- Track Records and Resources. Easily go back and locate records and their repository. This is effective when the original record or a copy is lost.
- Expand Research. When encountering a difficult area of research, look for sources that were successful in making a proof and check them again for further information.
- Discover Conflicts. Locate contradictions in existing research or when new evidence is found.
- Understand the Research Process. When using another researcher’s work, sources can give a glimpse at how that research was developed.
- Placeholders. Pick up a research project where you left off by looking at source citations.
How do I create a basic source citation?
A basic source citation has the following components:
Author, Title, Publisher, Locator
For the book Evidence Explained, here is a basic citation:
Mills, Elizabeth Shown. Evidence Explained: Citing History Sources from Artifacts to Cyberspace. Baltimore, Maryland: Genealogical Pub Co, 2007, p. 103.
- Author: Format can be “First Name Last Name” or “Last Name, First Name.”
- Title: Format can be Title (italics) or Title (underline). Also article titles may precede publication title.
- Publisher: Format often includes publisher location, name and year published and sometimes appears in parentheses.
- Locator: Usually a page number or range of page numbers depending upon the source type.
In addition, for online sources you may need:
- Accessed: List date when source located as in “accessed on March 29, 2009” since online sites are known to disappear.
- Examined: List search criteria as in “examined for any reference to ‘xyz’.”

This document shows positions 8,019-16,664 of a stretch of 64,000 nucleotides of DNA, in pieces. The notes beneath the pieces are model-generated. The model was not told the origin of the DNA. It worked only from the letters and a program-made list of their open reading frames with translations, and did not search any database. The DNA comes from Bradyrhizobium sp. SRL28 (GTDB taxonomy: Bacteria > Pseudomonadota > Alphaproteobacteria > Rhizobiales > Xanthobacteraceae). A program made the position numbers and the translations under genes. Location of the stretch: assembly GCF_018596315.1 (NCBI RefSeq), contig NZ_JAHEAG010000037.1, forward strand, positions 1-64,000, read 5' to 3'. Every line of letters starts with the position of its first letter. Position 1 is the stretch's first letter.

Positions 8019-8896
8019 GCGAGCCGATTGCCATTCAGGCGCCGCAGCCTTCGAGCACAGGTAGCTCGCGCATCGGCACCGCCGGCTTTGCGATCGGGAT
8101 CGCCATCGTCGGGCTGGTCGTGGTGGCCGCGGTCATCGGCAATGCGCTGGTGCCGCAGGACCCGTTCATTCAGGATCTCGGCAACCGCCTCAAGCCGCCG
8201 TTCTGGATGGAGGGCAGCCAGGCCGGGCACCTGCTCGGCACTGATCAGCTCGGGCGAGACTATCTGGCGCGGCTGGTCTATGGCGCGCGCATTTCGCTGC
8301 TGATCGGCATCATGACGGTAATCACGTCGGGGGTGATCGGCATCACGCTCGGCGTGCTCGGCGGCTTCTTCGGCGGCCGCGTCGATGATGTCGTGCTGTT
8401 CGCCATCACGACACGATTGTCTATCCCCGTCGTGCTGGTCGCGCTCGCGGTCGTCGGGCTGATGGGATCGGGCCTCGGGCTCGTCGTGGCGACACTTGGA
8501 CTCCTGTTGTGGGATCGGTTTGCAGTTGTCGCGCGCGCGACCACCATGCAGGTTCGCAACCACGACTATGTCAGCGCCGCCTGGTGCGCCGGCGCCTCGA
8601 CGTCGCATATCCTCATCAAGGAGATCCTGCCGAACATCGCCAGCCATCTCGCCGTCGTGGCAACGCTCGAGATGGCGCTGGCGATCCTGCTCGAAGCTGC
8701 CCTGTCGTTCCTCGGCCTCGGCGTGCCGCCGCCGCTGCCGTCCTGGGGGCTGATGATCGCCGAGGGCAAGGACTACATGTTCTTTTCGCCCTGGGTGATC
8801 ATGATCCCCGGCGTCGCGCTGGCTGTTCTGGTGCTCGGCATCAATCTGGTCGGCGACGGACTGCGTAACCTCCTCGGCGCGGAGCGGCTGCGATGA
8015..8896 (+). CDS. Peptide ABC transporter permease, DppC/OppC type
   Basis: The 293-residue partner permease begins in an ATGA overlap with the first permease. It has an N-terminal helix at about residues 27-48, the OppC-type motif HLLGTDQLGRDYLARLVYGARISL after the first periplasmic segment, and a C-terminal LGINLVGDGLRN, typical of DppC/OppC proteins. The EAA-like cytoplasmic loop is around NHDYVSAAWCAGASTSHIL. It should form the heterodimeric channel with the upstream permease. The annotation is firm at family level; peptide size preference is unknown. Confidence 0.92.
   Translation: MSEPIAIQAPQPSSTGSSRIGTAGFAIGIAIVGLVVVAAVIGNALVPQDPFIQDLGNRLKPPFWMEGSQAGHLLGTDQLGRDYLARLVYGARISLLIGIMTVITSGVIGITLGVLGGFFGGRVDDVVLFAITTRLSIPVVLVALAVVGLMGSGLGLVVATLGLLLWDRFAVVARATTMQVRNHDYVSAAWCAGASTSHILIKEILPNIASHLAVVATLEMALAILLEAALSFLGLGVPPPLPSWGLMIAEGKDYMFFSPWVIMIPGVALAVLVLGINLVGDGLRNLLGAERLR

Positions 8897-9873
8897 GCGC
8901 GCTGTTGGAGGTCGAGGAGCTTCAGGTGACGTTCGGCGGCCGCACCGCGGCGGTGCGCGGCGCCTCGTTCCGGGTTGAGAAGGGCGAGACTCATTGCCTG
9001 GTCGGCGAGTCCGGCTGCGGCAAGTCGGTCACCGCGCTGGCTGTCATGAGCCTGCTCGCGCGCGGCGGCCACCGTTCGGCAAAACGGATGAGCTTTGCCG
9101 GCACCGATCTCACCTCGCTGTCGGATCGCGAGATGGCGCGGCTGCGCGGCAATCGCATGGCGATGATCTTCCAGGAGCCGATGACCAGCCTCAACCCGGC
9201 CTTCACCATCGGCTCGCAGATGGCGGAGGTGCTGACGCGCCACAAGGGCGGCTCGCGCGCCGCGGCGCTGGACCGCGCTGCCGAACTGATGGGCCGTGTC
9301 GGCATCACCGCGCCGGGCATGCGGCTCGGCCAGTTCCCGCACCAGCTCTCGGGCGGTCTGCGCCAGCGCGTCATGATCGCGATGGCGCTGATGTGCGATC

Following the Basic Source Citation format above, you will want to add more “locator” information when using records such as census pages, death certificates, etc. and also specify the name of the person(s) listed in the record.
1850 U.S. Federal Census, Lewis County, New York, population schedule, Leyden, p. 84, dwelling 1254, family 1282, line 36, Clarinda PARSONS, digital images, Ancestry (http://www.ancestry.com: accessed 16 October 2011); from National Archives microfilm publication M432, roll 523, image 168.
How can I access the citation format templates?
While I have added the source citation templates to the Genealogy Research Log (on the Citation Formats tab), click here to access a list of common citation formats in a Microsoft Word document.
- What I Plan to Do: I’ll be using the Citation Formats tab in my Genealogy Research Log to build source citations for the research I’ve done in the past two weeks. In addition, as I encounter new record sets, I’ll take time to create new templates which will increase my productivity in the long run.
- “All-In” Participant Options: If you own a copy of Evidence Explained: Citing History Sources from Artifacts to Cyberspace (either hard copy or digital), read Chapters 1 and 2. Doing so will help you understand how source citations are constructed and why they are so important to genealogy research.
- Modified Participant Options: If you have cited sources for your previous research, review the cites and check them for formatting and accuracy. If you don’t have a cheat sheet or template to help speed up the process, consider creating a way to use pre-set source citation templates.
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And that’s all I have for this week’s topic of the Genealogy Do-Over. Get ready for next week when we discuss evaluating the evidence that we’ve gathered for our proofs and we’ll look at various online genealogy education options.
Next Week: Week 6 – 5-11 February 2015
- Evaluating Evidence
- Reviewing Online Education Options
Thanks for being a part of the Genealogy Do-Over and your feedback is always appreciated. You can leave a comment on the blog post at GeneaBloggers, email me at firstname.lastname@example.org or post at the Genealogy Do-Over Facebook Group.
©2015, copyright Thomas MacEntee. All rights reserved.